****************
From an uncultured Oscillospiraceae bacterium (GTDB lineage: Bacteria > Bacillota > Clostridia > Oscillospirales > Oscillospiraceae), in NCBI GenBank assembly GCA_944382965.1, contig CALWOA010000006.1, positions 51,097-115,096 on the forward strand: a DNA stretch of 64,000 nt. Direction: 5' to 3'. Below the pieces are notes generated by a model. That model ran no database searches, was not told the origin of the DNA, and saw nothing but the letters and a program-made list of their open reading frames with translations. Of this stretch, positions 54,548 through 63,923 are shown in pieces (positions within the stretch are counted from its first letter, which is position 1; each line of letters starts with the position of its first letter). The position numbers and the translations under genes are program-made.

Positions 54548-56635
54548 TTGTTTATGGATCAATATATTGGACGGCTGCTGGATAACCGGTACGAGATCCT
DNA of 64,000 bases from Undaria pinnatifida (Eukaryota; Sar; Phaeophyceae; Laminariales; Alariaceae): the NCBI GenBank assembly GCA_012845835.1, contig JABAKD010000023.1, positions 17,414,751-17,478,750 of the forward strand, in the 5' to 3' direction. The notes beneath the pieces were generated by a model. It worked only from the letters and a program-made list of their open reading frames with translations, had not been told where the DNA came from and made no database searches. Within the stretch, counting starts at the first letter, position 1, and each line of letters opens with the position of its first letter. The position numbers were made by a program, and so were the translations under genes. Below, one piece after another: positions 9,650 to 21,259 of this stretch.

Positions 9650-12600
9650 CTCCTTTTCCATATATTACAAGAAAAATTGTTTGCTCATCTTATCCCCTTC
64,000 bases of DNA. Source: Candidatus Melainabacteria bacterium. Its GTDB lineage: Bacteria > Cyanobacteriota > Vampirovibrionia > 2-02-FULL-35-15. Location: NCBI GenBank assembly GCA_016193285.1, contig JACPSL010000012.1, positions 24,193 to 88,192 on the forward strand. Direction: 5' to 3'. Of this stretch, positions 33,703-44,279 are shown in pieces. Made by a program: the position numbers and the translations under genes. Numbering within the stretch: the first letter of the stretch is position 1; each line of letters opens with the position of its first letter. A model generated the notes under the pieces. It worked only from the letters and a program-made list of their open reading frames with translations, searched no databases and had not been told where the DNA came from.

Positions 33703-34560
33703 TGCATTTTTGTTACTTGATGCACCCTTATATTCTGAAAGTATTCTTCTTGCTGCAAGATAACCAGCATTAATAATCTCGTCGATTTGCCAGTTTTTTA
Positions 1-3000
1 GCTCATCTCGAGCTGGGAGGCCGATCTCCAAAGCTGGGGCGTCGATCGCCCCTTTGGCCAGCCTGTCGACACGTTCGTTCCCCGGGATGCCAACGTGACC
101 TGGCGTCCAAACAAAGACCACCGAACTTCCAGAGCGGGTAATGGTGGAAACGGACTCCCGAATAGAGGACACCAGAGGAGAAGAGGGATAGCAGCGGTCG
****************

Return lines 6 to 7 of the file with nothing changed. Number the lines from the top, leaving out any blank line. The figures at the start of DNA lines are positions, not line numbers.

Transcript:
9650 CTCCTTTTCCATATATTACAAGAAAAATTGTTTGCTCATCTTATCCCCTTC
64,000 bases of DNA. Source: Candidatus Melainabacteria bacterium. Its GTDB lineage: Bacteria > Cyanobacteriota > Vampirovibrionia > 2-02-FULL-35-15. Location: NCBI GenBank assembly GCA_016193285.1, contig JACPSL010000012.1, positions 24,193 to 88,192 on the forward strand. Direction: 5' to 3'. Of this stretch, positions 33,703-44,279 are shown in pieces. Made by a program: the position numbers and the translations under genes. Numbering within the stretch: the first letter of the stretch is position 1; each line of letters opens with the position of its first letter. A model generated the notes under the pieces. It worked only from the letters and a program-made list of their open reading frames with translations, searched no databases and had not been told where the DNA came from.